Iraq’s outgoing deputy prime minister Rowsch Shaways, who also serves as a commander for the Kurdish forces leading an offensive against the Islamic State in Mosul, has blamed Baghdad for the blocking of necessary weapon shipments to Peshmerga in order to combat the terrorist organization.
“We have not had the delivery of weapons from our international partners. Right now Baghdad is the reason why this hasn’t happened,” Shaways said to Rudaw News. Concerned, he stated that “If [Baghdad] wants to defeat ISIS – our common enemy – then they will make sure we get the weapons as soon as possible.”
“[We have] seen nothing of the new weapons,” said General Sirwan Barzani.
Many are pointing fingers at Nouri al-Maliki for the faulty communication between nations such the United States, France, Albania, Italy, Germany and Britain, who have said they are willing to provide military aid to theautonomous Kurds in the fight against the Islamic State, notes Rudaw.
Each of the nations has been attempting to broker and coordinate the weapons delivery through Baghdad. However, the severely strained relations between Baghdad and the Kurdistan Regional Government, blamed on al-Maliki, has been central to why many believe the weapons have yet to be received.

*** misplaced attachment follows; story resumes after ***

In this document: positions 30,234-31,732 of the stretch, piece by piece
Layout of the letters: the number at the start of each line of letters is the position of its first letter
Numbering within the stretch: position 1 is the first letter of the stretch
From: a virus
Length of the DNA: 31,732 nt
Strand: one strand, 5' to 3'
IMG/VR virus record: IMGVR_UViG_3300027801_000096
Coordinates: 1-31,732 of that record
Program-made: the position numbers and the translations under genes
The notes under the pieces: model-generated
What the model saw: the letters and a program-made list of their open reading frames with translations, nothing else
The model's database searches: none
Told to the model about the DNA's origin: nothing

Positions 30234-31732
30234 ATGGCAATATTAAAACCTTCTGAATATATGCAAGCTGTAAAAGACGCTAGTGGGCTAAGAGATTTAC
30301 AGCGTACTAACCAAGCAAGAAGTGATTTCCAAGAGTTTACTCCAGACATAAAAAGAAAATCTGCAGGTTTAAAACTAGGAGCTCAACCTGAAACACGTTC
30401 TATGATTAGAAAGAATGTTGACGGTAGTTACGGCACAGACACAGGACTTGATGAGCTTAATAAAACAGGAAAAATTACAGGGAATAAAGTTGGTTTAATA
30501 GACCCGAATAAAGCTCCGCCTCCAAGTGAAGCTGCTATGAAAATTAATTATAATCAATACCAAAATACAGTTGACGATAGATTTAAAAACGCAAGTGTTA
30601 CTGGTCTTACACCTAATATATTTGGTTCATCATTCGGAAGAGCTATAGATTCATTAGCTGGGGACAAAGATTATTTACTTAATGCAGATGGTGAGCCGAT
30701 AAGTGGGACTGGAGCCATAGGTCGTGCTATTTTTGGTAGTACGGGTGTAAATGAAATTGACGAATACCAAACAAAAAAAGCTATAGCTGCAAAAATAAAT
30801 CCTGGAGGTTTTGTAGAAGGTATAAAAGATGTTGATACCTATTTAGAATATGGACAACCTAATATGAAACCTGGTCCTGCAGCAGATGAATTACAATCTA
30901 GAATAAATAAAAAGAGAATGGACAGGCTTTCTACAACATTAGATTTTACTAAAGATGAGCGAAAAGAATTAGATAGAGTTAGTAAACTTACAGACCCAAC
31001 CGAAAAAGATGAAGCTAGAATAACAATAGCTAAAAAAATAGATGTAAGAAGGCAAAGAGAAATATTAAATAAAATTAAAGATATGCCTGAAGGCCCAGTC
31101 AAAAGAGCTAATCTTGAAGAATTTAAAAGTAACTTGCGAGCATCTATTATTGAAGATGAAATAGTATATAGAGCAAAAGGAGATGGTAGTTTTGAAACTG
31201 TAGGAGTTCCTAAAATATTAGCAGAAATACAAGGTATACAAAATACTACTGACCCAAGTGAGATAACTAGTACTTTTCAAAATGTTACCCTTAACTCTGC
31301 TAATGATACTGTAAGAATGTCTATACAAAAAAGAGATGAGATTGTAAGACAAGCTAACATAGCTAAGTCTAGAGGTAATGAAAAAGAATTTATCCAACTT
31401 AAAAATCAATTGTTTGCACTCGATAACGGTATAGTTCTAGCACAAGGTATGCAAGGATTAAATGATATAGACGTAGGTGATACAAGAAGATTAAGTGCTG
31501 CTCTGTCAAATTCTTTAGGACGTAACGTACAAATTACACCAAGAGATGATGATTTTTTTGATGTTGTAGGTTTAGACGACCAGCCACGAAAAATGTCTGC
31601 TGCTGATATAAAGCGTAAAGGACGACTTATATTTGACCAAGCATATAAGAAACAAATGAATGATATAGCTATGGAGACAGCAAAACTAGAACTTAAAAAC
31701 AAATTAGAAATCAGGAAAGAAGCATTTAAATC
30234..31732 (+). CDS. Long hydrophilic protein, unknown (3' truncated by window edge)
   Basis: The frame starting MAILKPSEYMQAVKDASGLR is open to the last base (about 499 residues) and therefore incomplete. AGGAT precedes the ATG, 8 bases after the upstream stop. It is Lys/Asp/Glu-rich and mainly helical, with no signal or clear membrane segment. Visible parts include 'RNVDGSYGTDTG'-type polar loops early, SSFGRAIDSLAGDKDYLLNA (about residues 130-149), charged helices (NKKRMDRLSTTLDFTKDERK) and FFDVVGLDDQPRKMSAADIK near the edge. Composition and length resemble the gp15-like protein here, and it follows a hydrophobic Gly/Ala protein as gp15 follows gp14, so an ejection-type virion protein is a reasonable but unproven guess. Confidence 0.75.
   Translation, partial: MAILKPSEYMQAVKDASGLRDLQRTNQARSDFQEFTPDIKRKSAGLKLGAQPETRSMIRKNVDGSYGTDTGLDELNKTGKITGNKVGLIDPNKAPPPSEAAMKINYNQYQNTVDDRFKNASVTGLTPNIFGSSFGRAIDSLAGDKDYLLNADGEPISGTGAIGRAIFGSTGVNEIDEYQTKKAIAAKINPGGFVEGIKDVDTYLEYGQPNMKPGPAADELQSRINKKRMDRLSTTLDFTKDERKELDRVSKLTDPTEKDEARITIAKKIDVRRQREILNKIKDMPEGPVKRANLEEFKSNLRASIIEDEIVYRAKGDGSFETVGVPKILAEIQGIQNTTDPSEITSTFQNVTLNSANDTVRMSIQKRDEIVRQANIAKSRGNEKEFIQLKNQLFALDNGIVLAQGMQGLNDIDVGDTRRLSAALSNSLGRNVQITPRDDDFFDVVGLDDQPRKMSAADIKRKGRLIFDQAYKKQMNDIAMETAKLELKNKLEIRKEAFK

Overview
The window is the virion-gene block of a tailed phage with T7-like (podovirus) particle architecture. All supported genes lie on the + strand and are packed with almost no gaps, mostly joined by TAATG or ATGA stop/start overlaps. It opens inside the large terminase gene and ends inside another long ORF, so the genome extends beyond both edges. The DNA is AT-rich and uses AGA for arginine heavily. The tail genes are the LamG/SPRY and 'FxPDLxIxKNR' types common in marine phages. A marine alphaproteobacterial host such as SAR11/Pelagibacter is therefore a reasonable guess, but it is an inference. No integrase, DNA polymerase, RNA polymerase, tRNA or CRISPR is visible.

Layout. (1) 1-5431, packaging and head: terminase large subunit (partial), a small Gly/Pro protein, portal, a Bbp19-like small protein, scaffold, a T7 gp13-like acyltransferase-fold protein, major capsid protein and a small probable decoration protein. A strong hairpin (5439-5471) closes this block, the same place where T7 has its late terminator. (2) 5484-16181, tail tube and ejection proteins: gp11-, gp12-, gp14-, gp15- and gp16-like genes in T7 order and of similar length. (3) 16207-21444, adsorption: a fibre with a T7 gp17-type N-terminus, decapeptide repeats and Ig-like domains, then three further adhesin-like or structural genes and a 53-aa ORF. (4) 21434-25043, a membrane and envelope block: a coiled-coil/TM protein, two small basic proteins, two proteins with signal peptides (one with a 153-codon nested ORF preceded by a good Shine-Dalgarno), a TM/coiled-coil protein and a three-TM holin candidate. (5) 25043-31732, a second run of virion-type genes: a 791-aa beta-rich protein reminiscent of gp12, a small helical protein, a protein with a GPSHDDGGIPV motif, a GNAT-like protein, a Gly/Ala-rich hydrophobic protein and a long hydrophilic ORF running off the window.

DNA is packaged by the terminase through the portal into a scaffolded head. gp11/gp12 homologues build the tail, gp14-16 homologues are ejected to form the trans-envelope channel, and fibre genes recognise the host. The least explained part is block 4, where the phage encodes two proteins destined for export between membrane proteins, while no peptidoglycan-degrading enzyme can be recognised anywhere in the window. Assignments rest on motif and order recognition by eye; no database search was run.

Al-Maliki, on August 14, relinquished his post as Iraq’s prime minister after eight years to his replacement, Prime Minister-designate Haider-al-Abadi.
Kurdish parties are reportedly working with the al-Abadi administration to form a government; however, many are fearful that the perceived disastrous course set by his predecessor al-Maliki could be difficult to reverse, notes Rudaw.
Mutual cooperation between the Iraqi security forces and the Peshmerga resulted in the successful recapture of the Mosul Dam this week. The Associated Press noted that the Islamic State denied losing control of the dam, dismissing the claim by the government as a “mere propaganda war.”
Kurdish leaders reportedly acknowledge that the larger task of recapturing Mosul, without suffering heavy casualties at the hands of the Islamic State, will require a serious arms upgrade for the Kurdish and Peshmerga forces.